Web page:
03/18/07 — Faith Christian's Jeff Stocks named boys coach of the year

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Faith Christian's Jeff Stocks named boys coach of the year

By Rob Craig
Published in Sports on March 18, 2007 2:15 AM

Jeff Stocks finally caught himself relaxing.

The butterflies of nervousness were beginning to be replaced with feelings of excitement.

Faith Christian was about to capture its first ever N.C. Christian Schools Association Class 2-A basketball championship.

"We went up by seven and I poked my assistant and said 'maybe we got it' and it was just a chill bump experience," said Stocks. "Then I turned to him and said finally."

After 14 seasons, his Conquerors had captured the state's top prize. Now, the veteran coach has another award -- the 2007 News-Argus Boys Basketball Coach of the Year.

"It's an honor, but I believe coaches are good because players are good," said Stocks. "Talent makes coaches and I had good basketball talent. Any award I receive is because of the team."

During his time on the Conquerors bench, Stocks has witnessed some very talented teams fall short of the ultimate goal.

"To be honest, we were supposed to win (a state title) last year," said Stocks. "We were the team to beat and we got beat in the first round. We were just so nervous and tight last year due to a lot of pressure that they put on themselves."

The defeat stung just a little worse when Stocks learned the team that won the state title was one who the Conquerors had beaten twice that season.

"We just felt like we had a monkey on our backs about winning the big one," he said.

Following the loss, only the Conquerors second in 25 games during 2005-06, Stocks stuck one message in his players' heads.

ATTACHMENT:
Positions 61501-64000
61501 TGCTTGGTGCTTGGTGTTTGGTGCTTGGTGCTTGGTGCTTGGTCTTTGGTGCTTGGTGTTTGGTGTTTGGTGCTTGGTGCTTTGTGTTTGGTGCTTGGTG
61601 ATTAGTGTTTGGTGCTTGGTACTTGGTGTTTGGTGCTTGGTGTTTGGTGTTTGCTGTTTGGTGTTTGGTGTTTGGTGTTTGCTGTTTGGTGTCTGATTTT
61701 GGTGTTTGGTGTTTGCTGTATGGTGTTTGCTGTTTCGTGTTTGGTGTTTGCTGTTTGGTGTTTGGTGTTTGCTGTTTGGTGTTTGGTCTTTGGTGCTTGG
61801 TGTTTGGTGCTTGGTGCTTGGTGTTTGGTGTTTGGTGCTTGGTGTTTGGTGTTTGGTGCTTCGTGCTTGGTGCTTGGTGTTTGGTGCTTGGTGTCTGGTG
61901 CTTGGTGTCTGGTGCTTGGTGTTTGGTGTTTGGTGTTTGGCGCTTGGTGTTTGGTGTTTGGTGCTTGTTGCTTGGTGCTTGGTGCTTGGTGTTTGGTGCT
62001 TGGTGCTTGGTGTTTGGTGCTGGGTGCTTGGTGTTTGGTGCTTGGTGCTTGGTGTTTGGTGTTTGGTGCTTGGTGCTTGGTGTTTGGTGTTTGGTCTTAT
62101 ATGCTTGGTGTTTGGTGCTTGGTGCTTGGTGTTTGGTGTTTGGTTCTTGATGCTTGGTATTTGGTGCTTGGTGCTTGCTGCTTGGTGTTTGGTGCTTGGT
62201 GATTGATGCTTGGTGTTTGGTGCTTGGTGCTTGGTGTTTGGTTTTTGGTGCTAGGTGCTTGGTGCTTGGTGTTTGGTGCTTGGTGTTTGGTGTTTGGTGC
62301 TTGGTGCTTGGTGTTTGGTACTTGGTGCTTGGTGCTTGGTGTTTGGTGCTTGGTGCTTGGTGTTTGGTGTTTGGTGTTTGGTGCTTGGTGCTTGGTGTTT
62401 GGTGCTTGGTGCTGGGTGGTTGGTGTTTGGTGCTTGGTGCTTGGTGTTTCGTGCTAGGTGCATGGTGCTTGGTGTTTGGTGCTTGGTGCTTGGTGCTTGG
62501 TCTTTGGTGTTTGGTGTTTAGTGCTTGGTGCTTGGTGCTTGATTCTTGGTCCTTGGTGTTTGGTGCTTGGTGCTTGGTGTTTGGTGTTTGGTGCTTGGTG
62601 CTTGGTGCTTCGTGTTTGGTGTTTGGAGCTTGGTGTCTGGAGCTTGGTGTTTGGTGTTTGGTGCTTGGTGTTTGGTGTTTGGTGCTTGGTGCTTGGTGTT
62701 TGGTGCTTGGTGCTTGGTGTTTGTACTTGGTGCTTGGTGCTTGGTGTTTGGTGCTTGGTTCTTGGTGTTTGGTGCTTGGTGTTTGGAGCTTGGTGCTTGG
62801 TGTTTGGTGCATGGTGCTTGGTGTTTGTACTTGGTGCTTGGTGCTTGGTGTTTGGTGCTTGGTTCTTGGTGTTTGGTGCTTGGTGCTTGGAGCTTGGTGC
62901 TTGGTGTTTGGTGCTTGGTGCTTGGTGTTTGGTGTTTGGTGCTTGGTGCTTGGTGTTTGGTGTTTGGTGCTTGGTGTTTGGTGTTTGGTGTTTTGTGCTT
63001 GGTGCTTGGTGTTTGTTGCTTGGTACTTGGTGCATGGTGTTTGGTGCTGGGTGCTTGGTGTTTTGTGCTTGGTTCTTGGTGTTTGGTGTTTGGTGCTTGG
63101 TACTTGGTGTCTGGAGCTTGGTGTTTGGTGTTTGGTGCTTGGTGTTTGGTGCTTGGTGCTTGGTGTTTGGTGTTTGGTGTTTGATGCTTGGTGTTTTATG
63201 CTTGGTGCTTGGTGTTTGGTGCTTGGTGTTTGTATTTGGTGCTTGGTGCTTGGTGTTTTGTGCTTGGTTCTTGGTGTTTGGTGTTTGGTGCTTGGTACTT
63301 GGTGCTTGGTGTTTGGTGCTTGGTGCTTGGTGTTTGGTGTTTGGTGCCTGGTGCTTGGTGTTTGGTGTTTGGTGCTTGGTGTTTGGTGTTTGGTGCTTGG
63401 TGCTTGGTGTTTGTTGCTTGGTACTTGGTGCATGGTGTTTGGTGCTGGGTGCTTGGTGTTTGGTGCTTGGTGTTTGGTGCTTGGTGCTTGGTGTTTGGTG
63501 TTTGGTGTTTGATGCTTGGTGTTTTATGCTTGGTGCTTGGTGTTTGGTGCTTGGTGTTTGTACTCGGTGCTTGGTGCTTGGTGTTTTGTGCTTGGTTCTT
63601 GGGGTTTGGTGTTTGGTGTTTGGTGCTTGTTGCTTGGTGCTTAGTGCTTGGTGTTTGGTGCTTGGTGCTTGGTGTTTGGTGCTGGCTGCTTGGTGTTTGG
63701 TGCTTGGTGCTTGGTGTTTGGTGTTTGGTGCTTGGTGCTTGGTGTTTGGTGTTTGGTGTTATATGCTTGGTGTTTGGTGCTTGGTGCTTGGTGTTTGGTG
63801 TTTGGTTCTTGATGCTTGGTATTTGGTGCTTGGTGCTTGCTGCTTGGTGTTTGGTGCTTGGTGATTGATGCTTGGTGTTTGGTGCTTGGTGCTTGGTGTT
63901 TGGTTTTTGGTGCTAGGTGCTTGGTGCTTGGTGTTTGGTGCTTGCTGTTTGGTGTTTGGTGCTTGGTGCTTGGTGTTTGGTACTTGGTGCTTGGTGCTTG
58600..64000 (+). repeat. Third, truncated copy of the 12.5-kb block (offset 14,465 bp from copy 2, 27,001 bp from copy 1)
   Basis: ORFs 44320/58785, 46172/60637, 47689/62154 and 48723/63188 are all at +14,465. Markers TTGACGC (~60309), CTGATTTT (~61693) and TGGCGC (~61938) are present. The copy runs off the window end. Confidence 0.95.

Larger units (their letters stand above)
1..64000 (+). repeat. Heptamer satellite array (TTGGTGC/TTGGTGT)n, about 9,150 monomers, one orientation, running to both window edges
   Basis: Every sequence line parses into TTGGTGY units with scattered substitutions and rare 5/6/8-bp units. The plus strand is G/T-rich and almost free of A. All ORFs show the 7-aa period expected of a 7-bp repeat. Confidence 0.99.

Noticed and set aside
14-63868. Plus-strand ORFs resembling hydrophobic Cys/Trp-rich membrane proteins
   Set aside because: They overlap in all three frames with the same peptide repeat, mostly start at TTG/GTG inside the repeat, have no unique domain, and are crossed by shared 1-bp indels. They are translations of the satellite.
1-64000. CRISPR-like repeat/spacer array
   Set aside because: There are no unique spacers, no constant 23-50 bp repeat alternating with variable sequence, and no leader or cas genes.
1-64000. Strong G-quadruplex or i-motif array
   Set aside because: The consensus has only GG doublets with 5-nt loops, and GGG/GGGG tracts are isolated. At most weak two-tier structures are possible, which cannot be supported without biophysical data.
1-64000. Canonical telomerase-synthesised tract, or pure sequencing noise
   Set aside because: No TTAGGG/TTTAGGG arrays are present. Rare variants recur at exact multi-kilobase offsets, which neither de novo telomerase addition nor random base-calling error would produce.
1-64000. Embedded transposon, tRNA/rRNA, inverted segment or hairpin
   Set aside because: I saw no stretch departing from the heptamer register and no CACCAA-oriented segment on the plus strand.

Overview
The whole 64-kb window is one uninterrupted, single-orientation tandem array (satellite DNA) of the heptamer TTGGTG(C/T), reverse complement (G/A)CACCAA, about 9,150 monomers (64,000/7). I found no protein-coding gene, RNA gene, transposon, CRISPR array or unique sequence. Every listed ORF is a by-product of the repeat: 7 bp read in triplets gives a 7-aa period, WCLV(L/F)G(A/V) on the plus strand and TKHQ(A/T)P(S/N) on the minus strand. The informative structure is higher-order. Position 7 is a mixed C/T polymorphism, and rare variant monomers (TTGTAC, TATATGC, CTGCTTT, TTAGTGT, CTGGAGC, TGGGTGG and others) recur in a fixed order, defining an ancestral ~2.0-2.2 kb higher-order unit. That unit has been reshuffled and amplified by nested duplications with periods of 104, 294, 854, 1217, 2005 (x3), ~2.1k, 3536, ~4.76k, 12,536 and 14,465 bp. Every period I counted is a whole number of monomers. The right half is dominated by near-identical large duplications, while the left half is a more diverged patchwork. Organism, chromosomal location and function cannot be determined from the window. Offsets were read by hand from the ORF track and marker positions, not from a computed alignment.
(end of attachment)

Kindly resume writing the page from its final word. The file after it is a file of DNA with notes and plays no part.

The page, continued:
"Remember this feeling," he said. "We don't want to feel it next year."

The next season, the Conquerors welcomed back three key starters along with plenty of determined veteran players who pushed their teammates.

"I think (the loss) made them work harder this past summer," Stocks said. "Senior leadership was very good. They pushed these guys."

When the season began, Stocks tried his best to alleviate some of the pressure high expectations had brought to his squad.

"We try to stress that winning isn't the most important thing and I think that relieves some of the pressure on us," he said. "I think this year the guys put more pressure on themselves than anyone else did because they realized what they could do -- if they worked at it."

Led by talented seniors Aaron Sladick and T.J. Sasser, Faith Christian dominated opponents and focused on the state playoffs. The problem was, there was still games to be played before the final tournament.

Two late-season losses in a 10-day span cost the Conquerors a No. 1 seed in the state playoffs, but provided a earth-shattering wake-up call.

"I think we were looking ahead too far," said Stocks. "I think once we knew we were into the state tournament we kind of relaxed a little. I don't know if a loss is ever good, but it didn't hurt us.

"One of the teams that beat us in the regional tournament was a team who we beat twice earlier," he said. "It was a reminder anyone could beat anyone."

Refocused, the Conquerors blitzed their first two opponents before meeting Woodland Baptist in the state final.

Before the final game, Stocks did his best to ease the nerves of his team.

"I told them it was just an honor to get to this point so just try to relax and they seemed to," he said.

Stocks watched a group of kids, many of whom he has known since he served as their fifth grade teacher, bring home the state title in convincing fashion with a 55-39 victory.

"The guys really worked hard since ninth grade and it was great to see them finally accomplish their goal," said Stocks, whose team finished with a 25-3 record.

Now with the championship season behind him, Stocks will deal with expectations at the opposite end of the spectrum.

Losing seniors Nathaniel Patel, Blake Plummer, Allen Ray Darby along with Sladick and Sasser, means lower expectations for the Conquerors in 2007-08 and a different message to tell his returning players.

"Nobody will expect us to be very good next season so maybe we can prove people wrong," said Stocks. "I think that's one reason we're consistently competitive, our goal is always to win. We may not win state, but we want to get there and compete."